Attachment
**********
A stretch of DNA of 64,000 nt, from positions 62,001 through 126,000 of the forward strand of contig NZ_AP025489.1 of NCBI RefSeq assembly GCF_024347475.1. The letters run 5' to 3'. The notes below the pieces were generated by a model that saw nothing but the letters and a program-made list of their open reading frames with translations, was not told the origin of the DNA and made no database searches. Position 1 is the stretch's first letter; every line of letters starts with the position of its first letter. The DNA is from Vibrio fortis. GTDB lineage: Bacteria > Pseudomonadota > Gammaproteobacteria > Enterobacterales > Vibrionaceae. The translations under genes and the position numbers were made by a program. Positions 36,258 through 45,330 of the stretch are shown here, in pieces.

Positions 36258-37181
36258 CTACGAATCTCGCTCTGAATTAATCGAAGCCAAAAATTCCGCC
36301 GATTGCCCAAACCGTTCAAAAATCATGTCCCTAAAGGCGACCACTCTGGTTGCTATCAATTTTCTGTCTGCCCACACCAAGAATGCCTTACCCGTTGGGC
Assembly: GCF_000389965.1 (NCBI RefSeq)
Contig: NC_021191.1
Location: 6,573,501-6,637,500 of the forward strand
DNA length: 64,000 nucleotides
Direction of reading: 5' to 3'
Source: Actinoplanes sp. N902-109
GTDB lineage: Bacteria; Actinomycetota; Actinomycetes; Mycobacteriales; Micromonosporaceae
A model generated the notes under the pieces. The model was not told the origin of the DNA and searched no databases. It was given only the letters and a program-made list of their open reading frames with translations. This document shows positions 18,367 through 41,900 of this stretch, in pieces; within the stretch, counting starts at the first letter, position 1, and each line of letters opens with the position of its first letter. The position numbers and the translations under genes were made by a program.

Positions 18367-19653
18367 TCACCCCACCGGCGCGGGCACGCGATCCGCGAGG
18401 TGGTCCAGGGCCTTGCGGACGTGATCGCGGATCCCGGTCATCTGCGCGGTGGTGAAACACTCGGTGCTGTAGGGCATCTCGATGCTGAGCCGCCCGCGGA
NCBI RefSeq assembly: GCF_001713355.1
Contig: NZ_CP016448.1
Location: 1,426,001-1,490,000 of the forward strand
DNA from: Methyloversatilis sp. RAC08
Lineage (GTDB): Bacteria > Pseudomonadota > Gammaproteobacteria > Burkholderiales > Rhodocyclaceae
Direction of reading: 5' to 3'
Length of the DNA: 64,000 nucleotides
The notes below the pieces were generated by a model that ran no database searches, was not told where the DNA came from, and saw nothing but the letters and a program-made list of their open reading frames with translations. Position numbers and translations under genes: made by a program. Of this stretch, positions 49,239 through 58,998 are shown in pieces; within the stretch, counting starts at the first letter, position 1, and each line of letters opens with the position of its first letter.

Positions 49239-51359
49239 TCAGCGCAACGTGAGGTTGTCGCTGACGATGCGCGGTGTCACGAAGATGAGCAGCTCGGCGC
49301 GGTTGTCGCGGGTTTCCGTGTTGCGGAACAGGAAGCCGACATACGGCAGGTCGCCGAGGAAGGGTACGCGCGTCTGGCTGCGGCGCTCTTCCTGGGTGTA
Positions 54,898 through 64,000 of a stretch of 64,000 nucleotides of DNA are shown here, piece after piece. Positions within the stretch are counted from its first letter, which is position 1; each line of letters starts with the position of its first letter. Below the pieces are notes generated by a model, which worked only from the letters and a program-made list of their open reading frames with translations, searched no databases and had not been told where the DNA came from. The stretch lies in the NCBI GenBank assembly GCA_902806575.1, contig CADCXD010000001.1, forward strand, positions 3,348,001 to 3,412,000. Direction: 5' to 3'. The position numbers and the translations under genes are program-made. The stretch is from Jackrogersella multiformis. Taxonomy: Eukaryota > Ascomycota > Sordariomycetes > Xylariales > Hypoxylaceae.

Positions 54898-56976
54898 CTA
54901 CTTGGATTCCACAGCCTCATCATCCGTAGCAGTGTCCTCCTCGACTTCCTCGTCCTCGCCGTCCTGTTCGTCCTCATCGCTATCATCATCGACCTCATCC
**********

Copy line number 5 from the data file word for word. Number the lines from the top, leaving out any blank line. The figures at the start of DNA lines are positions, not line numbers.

Assembly: GCF_000389965.1 (NCBI RefSeq)